- JAL’s Bumpy Ride: From Bankruptcy to Relisting
- [2012.10.04] Read in: 日本語 | 简体字 | 繁體字 | ESPAÑOL |
In September 2012 Japan Airlines was relisted on the Tokyo Stock Exchange, two years after claiming support under the Corporate Reorganization Law. Waseda University Professor Tozaki Hajime, an expert on the aviation industry, looks back on the restructuring process and assesses the prospects for the future.
The immediate trigger for the JAL bankruptcy was the global economic crisis of 2008. But even before that crisis, the company was structurally weak. It was these structural weaknesses, built up over the course of many years, that made the company unable to withstand the shock when it came.
One example was the company’s dependence on a large fleet of inefficient jumbo jets—“inefficient” in the sense that supply often exceeded demand and the airline often struggled to fill its planes, even after aggressive discounting. This was partly the result of the nature of the Japanese aviation market. For a time, massive overcrowding at Haneda airport, the hub of the national air network, made mass transportation seem the obvious answer. This was what pushed JAL to build its massive fleet of jumbos. But as demand diversified with the construction of regional airports, the situation changed and large aircraft were no longer necessarily the best solution.
Poor investments were another factor. The company increased its holdings in hotels and other sectors related to its primary business. The idea was to boost competitiveness by providing a more comprehensive service. But the company’s expectations for the profitability of these ventures were unrealistically optimistic. As it happened, these non-performing investments ended up dragging the company’s main business down. The company’s long-term losses on exchange rates are now seen as symbolic of the complacent and profligate manner in which the company was run.
Another problem came from the company’s relations with labor unions. The existence of multiple unions within the company complicated relations not only between management and employees but between different groups of workers as well. This made it extremely difficult to manage the company efficiently. It would be easy to point to other factors that contributed to the bankruptcy, such as the political need to maintain unprofitable regional routes. One thing is certain: JAL was a company with a mountain of problems.
From Bankruptcy to Turnaround
Initially, the Ministry of Land, Infrastructure, Transport, and Tourism adopted a rather relaxed approach to resolving the JAL management crisis. In August 2009 the ministry set up a committee of experts to look into improving the way the company was run. At this stage, the idea was that JAL itself would take the lead in formulating a turnaround plan. When the new Democratic Party of Japan government took office after the general election in September 2009, however, the situation changed suddenly. With Maehara Seiji providing strong leadership as minister of land, infrastructure, transport, and tourism, the government started to take a much more direct role in addressing the situation.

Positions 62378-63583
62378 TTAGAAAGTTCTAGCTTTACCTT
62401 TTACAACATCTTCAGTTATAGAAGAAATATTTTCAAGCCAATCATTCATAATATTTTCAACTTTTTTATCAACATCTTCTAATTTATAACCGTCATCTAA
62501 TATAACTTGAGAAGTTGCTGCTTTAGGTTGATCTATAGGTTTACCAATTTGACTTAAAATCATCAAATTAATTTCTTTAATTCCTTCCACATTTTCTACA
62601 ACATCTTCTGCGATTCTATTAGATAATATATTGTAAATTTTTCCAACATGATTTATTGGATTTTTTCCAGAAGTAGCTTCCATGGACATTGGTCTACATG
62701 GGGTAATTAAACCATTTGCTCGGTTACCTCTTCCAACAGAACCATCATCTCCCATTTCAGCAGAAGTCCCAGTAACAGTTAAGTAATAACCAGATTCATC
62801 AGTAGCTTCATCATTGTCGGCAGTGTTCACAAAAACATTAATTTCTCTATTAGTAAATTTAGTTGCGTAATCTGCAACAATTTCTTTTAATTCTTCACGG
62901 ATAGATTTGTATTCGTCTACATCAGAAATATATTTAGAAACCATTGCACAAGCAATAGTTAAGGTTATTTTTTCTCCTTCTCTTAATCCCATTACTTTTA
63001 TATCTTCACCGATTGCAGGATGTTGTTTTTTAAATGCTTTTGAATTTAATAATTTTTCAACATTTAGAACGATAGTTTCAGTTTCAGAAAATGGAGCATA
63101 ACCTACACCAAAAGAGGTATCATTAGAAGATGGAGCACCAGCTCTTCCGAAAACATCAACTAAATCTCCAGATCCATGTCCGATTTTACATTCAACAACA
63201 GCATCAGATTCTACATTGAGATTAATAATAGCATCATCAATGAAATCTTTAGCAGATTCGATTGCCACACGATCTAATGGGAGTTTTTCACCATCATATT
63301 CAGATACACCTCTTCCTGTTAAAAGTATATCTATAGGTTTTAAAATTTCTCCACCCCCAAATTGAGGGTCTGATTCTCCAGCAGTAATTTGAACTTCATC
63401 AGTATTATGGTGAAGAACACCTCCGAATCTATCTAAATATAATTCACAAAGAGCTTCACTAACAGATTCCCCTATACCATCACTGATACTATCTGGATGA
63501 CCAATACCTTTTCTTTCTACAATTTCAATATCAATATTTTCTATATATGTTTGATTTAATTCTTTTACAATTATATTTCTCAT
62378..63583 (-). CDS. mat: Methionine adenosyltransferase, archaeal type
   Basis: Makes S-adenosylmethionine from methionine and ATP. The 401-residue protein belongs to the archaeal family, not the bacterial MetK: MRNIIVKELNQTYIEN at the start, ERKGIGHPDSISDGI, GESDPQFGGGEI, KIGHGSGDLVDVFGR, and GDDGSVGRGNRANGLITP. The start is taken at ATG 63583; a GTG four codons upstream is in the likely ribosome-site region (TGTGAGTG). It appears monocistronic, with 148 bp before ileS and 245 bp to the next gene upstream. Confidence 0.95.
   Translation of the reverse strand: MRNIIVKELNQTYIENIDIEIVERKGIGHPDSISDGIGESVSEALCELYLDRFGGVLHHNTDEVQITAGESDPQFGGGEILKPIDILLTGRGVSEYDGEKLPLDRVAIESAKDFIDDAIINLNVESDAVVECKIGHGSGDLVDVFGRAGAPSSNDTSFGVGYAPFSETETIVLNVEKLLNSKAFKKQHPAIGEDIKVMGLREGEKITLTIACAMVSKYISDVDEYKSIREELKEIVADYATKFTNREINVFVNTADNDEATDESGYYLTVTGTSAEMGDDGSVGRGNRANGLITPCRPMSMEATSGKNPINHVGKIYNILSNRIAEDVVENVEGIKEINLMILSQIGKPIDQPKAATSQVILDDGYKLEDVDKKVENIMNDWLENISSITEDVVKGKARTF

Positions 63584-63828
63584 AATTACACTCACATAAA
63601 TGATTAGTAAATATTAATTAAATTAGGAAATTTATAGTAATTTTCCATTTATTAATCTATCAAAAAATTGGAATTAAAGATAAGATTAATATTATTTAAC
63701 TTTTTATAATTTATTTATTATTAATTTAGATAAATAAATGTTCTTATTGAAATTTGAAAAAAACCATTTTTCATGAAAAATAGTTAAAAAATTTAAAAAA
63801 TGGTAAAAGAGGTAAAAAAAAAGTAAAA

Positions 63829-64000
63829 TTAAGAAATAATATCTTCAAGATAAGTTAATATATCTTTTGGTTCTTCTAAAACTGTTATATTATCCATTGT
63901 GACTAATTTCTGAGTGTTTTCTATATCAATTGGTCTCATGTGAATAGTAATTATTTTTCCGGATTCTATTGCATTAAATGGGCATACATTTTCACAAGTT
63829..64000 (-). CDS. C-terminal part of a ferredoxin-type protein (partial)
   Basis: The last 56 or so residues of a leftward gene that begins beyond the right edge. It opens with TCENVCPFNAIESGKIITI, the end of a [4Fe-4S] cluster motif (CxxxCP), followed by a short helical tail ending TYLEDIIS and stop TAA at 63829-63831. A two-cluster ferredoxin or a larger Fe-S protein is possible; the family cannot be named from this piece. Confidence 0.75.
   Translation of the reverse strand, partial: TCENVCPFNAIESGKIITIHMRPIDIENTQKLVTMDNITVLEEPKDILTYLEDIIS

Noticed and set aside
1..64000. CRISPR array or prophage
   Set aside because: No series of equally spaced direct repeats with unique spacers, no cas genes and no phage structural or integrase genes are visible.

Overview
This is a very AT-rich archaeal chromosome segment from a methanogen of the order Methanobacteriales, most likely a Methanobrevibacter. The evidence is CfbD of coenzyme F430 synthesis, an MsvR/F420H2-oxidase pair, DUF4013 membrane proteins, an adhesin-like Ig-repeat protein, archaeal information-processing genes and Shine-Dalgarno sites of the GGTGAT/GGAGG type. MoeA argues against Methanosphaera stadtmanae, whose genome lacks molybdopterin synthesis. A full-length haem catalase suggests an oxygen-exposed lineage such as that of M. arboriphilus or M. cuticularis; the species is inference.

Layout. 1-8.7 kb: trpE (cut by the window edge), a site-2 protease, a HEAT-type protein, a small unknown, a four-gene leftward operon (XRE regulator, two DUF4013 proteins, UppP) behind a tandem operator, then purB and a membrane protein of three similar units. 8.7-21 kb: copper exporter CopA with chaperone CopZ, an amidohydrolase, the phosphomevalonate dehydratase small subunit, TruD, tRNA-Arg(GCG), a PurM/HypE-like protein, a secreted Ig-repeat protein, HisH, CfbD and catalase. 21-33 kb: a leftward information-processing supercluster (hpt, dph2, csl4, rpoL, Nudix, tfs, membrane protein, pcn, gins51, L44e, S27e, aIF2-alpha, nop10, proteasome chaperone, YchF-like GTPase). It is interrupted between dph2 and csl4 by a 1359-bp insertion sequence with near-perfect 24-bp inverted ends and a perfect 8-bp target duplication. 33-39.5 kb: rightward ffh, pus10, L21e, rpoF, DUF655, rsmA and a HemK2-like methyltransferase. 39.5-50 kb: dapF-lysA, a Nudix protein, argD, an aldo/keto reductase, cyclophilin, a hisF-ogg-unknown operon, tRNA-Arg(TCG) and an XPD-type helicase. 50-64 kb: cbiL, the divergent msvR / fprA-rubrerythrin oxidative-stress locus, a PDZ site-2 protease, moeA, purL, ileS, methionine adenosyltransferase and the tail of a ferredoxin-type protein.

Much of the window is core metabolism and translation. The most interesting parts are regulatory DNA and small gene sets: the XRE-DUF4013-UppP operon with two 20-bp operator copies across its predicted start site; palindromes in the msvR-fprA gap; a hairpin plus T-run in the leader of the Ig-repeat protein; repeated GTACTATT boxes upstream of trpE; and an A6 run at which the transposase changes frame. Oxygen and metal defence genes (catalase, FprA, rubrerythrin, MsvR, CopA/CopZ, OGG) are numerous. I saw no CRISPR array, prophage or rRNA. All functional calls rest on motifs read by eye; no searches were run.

Initially, a thorough internal audit was carried out under a regeneration taskforce commissioned personally by Maehara to take charge of rebuilding JAL. But following the establishment of the Enterprise Turnaround Initiative Corporation of Japan, funded by the government and Japan’s major banks, responsibility for JAL passed to the ETIC. In January 2010 JAL applied for protection under the Corporate Reorganization Law, and work began on rebuilding the company under the direction of Seto Hideo, chairman of the ETIC’s corporate regeneration support committee, who had acted as receiver in numerous bankruptcy cases in the past. In accordance with the turnaround plan, the company’s capital stock was reduced in value by 100%, following forgiveness of debt by the banks (worth ¥521.5 billion) and an injection of public funds from the ETIC (¥350 billion).
Probably the biggest factor in getting JAL back on its feet has been the arrival of Kyocera founder Inamori Kazuo, a close friend of Maehara who has taken charge at JAL. The managerial skills of Inamori, who succeeded in turning Kyocera into a global corporation, have had a huge impact. In the past, JAL assessed income and expenditure on a network-wide basis and neglected to look closely at the profitability of individual flight routes. By contrast, Inamori has insisted on understanding exactly how much each route is making or losing. He has worked hard in seminars and other training settings to cultivate a better feeling for management, particularly among senior staff. It seems doubtful that the turnaround would have been possible without the involvement of Inamori and Seto.
Cutting the Flab
Let me provide a brief run-through of some of the other major reforms that have been introduced.
First up was a radical restructuring of JAL’s fleet of aircraft. Inefficient jumbos were sold off and a new fleet built around medium-sized aircraft like the Boeing 737 and 767. As a result, some older pilots whose licenses were valid only for the bigger planes were forced to retire. This has led to court actions against the company, several of which are still pending.
Many of the group’s subsidiary companies were also sold off. These included the “JAL Card” credit card company and several others with good prospects for future profitability and growth. Some people have expressed concerns that getting rid of promising subsidiaries like this will come back to haunt the company after the restructuring period is over.
The process also involved major job losses. The company made several calls for voluntary redundancies, and a number of employees accepted these offers and left the company on a voluntary basis.